Thursday, March 18, 2010
Super Dads - Parenting in animal world - Part IV
I came across some very interesting aspects of parenting in the animal world and as part of the series I thought this would be a fitting finale. Did you know that there are absentee parents, part time parents and full time parents in the animal world too?
In the following species however it is the super dads who are the main focus in raising their young ones. This starts right from the stage of laying eggs to hatching and rearing. Wow! Amazing ain't it? In the case of the Giant Water Bug the female lays about 150 eggs which she cements to the back of the male bug and in true sense the male becomes a beast of burden. It carries and takes care of the eggs for about a month, and stops eating until the eggs hatch. Guess what the female is doing? After laying the eggs she just disappears!!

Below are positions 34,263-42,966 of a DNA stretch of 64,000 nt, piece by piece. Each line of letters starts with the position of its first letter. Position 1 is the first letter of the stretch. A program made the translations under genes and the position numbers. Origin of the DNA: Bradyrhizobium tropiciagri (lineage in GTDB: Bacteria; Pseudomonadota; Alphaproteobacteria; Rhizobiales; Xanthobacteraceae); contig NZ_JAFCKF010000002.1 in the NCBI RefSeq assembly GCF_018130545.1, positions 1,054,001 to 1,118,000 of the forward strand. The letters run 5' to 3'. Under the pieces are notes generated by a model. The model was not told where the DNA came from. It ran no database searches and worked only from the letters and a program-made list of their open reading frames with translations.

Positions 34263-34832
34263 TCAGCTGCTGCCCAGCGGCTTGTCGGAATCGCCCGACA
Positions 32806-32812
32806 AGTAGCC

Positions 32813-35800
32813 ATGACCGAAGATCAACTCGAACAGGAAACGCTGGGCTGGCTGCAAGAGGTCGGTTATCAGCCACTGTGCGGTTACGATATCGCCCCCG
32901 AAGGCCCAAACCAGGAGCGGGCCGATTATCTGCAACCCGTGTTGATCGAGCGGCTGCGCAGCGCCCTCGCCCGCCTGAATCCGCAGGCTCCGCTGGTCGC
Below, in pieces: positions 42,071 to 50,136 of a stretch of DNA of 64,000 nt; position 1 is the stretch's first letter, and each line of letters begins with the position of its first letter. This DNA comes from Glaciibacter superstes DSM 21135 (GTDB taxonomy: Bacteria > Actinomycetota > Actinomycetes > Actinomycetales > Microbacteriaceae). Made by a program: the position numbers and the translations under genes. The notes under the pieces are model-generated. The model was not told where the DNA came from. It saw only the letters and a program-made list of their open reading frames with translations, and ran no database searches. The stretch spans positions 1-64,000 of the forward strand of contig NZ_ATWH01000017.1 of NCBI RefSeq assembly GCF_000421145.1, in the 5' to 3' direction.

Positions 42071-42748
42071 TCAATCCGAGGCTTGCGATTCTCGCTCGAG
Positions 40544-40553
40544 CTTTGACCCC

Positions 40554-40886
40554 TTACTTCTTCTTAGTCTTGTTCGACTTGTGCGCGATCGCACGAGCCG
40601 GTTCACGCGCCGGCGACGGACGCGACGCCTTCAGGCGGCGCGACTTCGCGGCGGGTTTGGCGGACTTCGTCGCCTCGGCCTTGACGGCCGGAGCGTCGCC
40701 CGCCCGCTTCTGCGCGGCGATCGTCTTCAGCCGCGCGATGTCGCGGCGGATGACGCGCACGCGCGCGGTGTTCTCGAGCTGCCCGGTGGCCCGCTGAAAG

In the case of Stickleback fish, the male produces a glue like substance and makes layers of nest on which the female lays the eggs. This takes about two days and then the male fertilises these eggs. From then on it is solely the job of these males to tend to the brood. It aerates and fans them and once they hatch they also protest them by gathering the little naughty ones into his mouth and then spitting them back safely into the nest for a week. Here again the role of parenting in the female fish ends once the eggs are laid.
Now here's the big one. The Spotted Sandpiper birds really take the cake. It is one of the few species of bird where there is sex-role reversal. The female bird is very aggressive and plays a very active role during mating. However after this it is the male bird which sits on the eggs and incubates it for 21 days and once the eggs are hatched they tend to the fledglings for the next 21 days. Guess what the female bird does once she has laid her eggs? She will be quick in shirking her duties and busy mating with another male if the opportunity arises!!
Hats off to all these super dads. As for the female species, do you think it is super liberation?